Concise review: Review and perspective of cell dosage and routes of administration from preclinical and clinical studies of stem cell therapy for heart disease

Samuel Golpanian, Ivonne H. Schulman, Ray F. Ebert, Alan W. Heldman, Darcy L. Difede, Phillip C. Yang, Joseph C. Wu, Roberto Bolli, Emerson C. Perin, Lem Moyé, Robert D. Simari, Ariel Wolf, Joshua M. Hare

Research output: Contribution to journalArticle

48 Scopus citations

Abstract

An important stage in the development of any new therapeutic agent is establishment of the optimal dosage and route of administration. This can be particularly challenging when the treatment is a biologic agent that might exert its therapeutic effects via complex or poorly understood mechanisms. Multiple preclinical and clinical studies have shown paradoxical results, with inconsistent findings regarding the relationship between the cell dose and clinical benefit. Such phenomena can, at least in part, be attributed to variations in cell dosing or concentration and the route of administration (ROA). Although clinical trials of cell-based therapy for cardiovascular disease began more than a decade ago, specification of the optimal dosage and ROA has not been established. The present review summarizes what has been learned regarding the optimal cell dosage and ROA from preclinical and clinical studies of stem cell therapy for heart disease and offers a perspective on future directions.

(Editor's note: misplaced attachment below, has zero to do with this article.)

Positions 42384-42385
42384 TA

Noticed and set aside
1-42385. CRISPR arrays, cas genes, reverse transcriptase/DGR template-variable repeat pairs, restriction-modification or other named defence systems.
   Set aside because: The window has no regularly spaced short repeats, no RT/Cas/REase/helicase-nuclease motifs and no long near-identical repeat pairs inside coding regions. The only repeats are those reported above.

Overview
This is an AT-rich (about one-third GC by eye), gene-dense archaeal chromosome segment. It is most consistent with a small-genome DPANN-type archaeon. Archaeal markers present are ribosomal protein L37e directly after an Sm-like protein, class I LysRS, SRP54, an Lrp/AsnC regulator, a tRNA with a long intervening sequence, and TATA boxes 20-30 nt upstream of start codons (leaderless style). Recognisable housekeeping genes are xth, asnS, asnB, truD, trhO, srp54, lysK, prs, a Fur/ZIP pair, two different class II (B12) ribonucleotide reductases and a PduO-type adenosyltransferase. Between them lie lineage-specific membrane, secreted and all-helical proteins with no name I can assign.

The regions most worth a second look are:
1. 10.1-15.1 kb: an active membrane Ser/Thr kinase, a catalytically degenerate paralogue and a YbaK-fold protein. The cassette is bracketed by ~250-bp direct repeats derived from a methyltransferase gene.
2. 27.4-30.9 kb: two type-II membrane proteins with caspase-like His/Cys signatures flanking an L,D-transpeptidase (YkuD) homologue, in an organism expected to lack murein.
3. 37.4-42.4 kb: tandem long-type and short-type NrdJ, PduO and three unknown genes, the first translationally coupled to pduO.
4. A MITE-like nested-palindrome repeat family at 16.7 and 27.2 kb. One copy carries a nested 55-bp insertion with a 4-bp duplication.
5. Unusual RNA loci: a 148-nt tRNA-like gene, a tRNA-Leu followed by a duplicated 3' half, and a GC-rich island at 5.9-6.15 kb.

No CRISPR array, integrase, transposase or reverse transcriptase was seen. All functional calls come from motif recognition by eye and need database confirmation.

Original languageEnglish (US)
Pages (from-to)186-191
Number of pages6
JournalStem Cells Translational Medicine
Volume5
Issue number2
DOIs
StatePublished - 2016

Keywords

  • Cardiovascular disease
  • Cell dosage
  • Route of administration
  • Stem cell

ASJC Scopus subject areas

  • Developmental Biology
  • Cell Biology

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